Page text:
Nativism Watch

White nationalist Jared Taylor has a message for Iowans: ‘Vote Trump’


Imagine2050 Staff • Jan 11, 2016
Jared Taylor is the founder of American Renaissance. Taylor, who tries to mask white nationalism as "racial realism," said in a January 2016 robocall to Iowans, "We don’t need Muslims. We need smart, well-educated white people who will assimilate to our culture."
Jared Taylor is the founder of American Renaissance. Taylor, who tries to mask white nationalism as “racial realism,” said in a January 2016 robocall to Iowans, “We don’t need Muslims. We need smart, well-educated white people who will assimilate to our culture.”

White nationalists continue to make it clear that Donald Trump is their man in 2016.

As Talking Points Memo reported this weekend, prominent white nationalists including Jared Taylor have now launched robocalls in Iowa supporting the viciously nativist Republican front-runner’s campaign.

“I urge you to vote for Donald Trump because he is the one candidate who points out that we should accept immigrants who are good for America,” Jared Taylor says on the call. “We don’t need Muslims. We need smart, well-educated white people who will assimilate to our culture. Vote Trump.”

Taylor is the founder of the white nationalist New Century Foundation. Over the summer, he also served as spokesperson for the white supremacist Council of Conservative Citizens following the murder of nine parishioners at an historic African American church in Charleston, South Carolina.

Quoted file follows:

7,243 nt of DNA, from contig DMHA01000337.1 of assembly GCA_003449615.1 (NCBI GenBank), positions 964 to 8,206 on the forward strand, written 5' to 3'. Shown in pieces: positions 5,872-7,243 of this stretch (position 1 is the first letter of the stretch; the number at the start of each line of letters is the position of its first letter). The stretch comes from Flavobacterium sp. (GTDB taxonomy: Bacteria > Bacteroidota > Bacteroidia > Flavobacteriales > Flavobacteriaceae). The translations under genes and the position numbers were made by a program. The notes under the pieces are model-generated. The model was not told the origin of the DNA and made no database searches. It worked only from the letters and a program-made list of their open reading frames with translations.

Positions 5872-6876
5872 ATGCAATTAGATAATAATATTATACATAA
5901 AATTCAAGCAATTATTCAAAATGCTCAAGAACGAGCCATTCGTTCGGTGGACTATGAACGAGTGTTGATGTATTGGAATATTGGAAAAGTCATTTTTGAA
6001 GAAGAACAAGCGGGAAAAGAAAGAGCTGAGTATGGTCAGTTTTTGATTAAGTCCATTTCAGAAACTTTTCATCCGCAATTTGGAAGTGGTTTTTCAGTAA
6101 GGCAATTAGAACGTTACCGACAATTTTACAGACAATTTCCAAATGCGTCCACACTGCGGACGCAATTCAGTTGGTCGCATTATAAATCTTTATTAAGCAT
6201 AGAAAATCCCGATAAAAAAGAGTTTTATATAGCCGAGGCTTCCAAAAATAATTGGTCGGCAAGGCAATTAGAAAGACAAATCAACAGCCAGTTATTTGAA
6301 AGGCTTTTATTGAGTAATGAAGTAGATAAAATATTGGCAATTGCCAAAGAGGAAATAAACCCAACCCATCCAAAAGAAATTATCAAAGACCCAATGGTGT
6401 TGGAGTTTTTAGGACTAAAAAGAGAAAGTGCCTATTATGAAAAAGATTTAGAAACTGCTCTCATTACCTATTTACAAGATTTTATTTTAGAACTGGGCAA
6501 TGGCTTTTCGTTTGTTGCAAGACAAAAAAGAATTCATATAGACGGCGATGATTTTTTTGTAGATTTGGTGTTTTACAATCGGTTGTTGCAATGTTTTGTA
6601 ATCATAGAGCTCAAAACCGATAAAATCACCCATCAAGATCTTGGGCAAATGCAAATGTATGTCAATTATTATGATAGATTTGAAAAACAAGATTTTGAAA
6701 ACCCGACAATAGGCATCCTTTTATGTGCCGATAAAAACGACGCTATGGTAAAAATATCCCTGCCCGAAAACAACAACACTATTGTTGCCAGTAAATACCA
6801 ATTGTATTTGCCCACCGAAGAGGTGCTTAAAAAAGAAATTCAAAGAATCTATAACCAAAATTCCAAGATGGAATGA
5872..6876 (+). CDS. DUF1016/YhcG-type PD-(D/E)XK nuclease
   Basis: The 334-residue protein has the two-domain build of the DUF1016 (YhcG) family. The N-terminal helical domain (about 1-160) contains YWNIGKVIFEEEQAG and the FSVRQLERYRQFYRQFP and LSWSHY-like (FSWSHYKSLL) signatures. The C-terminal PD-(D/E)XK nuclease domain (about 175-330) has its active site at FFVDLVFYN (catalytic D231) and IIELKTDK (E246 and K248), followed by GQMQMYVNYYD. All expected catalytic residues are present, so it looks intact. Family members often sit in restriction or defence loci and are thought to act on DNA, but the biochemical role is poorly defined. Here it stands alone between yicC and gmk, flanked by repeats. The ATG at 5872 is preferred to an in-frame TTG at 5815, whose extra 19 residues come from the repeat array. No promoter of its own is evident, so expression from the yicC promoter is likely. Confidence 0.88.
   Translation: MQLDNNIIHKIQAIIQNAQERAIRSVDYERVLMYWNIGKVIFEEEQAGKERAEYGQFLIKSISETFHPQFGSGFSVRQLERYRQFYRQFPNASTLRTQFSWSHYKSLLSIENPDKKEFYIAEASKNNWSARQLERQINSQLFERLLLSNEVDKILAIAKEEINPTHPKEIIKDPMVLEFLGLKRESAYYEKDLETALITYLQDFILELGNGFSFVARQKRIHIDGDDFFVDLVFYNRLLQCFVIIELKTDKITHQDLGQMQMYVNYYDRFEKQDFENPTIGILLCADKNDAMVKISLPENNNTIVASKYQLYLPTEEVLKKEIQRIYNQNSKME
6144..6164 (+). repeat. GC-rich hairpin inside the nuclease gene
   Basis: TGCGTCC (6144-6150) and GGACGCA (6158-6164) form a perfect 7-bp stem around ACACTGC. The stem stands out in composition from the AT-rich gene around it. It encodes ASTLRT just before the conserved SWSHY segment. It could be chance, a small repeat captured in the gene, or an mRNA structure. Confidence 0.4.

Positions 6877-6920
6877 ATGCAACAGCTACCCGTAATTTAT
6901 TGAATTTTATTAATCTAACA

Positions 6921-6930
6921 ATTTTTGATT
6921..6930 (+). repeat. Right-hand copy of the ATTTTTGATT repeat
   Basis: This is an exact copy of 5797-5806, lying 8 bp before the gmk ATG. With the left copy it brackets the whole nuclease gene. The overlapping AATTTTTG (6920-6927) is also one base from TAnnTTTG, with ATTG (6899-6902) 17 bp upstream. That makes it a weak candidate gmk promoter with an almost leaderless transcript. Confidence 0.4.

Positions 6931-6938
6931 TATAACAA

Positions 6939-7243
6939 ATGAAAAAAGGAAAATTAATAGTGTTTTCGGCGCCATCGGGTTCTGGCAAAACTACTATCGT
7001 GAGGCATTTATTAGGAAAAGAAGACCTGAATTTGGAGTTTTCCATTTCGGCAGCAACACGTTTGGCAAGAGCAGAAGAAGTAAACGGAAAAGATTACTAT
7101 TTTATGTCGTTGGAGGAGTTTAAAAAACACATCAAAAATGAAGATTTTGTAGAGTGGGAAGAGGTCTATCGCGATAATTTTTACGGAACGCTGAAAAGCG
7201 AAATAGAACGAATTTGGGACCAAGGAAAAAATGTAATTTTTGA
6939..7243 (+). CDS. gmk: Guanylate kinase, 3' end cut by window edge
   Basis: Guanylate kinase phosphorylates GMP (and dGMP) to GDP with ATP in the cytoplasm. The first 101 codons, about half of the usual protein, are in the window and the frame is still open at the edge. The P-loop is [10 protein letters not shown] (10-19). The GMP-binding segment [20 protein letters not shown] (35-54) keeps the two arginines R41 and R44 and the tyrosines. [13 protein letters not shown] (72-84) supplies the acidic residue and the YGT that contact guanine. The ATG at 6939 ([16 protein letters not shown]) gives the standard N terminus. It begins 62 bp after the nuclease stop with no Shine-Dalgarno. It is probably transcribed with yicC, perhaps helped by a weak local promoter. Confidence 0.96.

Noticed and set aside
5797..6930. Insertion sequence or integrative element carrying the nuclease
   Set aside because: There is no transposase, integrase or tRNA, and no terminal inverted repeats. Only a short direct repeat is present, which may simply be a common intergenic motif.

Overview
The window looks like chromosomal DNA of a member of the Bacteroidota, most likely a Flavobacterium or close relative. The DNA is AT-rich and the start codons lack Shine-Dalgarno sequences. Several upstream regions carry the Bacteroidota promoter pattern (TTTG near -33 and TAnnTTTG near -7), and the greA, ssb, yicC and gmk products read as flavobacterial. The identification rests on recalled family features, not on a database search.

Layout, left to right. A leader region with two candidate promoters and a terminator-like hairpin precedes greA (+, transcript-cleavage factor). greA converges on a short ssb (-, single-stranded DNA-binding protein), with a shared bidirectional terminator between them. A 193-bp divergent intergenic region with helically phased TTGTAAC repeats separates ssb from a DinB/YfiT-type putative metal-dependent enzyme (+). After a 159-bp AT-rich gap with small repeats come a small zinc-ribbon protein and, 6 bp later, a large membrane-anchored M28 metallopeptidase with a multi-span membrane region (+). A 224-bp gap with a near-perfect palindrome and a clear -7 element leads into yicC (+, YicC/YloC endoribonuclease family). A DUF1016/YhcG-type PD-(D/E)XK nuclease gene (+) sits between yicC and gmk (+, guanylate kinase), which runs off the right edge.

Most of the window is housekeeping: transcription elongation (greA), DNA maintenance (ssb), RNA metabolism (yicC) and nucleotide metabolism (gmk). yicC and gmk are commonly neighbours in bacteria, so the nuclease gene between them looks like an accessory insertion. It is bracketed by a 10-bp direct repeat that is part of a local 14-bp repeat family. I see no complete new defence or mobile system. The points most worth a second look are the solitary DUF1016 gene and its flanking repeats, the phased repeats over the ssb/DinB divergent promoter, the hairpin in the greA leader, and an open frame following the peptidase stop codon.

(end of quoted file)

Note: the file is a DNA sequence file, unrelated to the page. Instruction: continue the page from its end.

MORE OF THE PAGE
The Iowa robocalls were paid for by American National Super PAC, a new campaign committee set up by white nationalist lawyer William Johnson. As the Southern Poverty Law Center notes, Johnson is also chairman of the white nationalist American Freedom Party and has called for the deportation of anyone with an “ascertainable trace of Negro blood” or more than one-eighth “Mongolian, Asian, Asia Minor, Middle Eastern, Semitic, Near Eastern, American Indian, Malay or other non-European or non-white blood.”

Records from the Federal Election Commission indicate that Johnson first attempted to register the new PAC in October 2015 under the name “American National Trump Super PAC.” The FEC denied Johnson’s initial application as the committee’s name included the name of a presidential candidate. Johnson submitted an amended committee name to the FEC in December.

As we have noted at Imagine 2050 previously, Donald Trump’s support among the nation’s leading white nationalists is not a new phenomenon. Active campaigns in support of the candidate, however, suggests that the devotion shown by these white nationalist leaders is more significant and substantial than the praise they offer in articles or interviews.

The robocalls currently making their way into homes across Iowa only reinforce this. Whether voters in other primary states will receive calls from Taylor and others at the American National Super PAC remains to be seen.

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